The phrase "public history" refers to the pursuit of historical understanding and
interpretation in the public realm. Public historians work in a wide range of professional
settings with public audiences of all ages. Places of employment for public historians
include archives, museums, historic organizations, historical societies, historic
sites, private consulting firms, and historical agencies at all levels of government.
MTSU was in the first wave of American universities to embrace the study of public history, initiating an M.A. in History with a concentration in Historic Preservation in 1976. As the study of public history became established in graduate education nationwide, the Department of History expanded its program to include Museum Studies, Cultural Resources Management, and Archival Management and Administration. As a result of these changes, the Tennessee Board of Regents changed the official title of the degree in 1991 to an M.A. in History with an emphasis in Public History. In 2005, the Department launched a Ph.D. in Public History - the first doctoral program to declare public history as the major field of study.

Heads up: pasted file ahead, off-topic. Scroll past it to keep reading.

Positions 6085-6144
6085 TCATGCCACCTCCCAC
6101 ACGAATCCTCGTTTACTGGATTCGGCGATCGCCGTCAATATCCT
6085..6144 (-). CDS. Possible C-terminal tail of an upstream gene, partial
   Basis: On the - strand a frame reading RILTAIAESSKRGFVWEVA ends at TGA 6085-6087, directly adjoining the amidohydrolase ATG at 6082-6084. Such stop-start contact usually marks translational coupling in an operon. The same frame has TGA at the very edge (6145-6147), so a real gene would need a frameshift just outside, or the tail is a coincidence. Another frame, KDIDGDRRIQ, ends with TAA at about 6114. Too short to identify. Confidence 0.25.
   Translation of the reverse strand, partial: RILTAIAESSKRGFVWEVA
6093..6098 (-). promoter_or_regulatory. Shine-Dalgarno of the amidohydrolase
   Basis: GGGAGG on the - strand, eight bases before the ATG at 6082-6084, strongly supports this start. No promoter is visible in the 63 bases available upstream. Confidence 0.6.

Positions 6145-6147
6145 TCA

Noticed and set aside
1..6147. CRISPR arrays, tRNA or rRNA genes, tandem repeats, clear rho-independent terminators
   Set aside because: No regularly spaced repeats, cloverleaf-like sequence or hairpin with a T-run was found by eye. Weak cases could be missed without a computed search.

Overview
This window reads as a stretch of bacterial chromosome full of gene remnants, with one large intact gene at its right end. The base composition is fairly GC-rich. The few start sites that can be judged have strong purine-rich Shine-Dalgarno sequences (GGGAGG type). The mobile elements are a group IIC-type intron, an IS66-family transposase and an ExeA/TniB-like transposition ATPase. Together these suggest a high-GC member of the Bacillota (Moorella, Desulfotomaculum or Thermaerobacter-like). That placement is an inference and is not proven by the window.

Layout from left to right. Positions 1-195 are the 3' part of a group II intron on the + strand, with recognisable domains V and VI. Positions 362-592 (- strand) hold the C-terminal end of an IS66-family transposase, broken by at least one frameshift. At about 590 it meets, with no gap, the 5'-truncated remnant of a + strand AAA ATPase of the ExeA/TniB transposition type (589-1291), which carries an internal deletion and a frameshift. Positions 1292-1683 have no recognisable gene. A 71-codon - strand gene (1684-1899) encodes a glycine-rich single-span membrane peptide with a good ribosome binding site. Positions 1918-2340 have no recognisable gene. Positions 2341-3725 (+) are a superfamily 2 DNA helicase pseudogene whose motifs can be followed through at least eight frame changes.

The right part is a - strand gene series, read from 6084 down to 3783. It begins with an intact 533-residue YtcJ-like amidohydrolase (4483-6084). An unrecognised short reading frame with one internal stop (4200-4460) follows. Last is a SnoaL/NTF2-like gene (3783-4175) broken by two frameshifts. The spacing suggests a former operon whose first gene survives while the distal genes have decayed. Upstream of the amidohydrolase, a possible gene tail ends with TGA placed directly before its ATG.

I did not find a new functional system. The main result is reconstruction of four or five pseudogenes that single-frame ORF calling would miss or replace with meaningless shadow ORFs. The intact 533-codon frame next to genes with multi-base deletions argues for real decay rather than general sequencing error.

The Public History Program at MTSU is grounded in the discipline of history. Students receive an education that carefully balances academic historical methods and scholarship, the intellectual foundations and nature of public history, and professional development in several areas. To prepare students for professional practice, the program partners with a number of on-campus centers and programs, including the Center for Historic Preservation, Albert Gore Research Center, Center for Popular Music, and Walker Library Digital Initiatives. Our goal is to graduate students who are grounded in the basic research, writing, and analytical skills of the discipline; who identify with the professional aims of public history; and who are prepared for life-long learning in professional practice.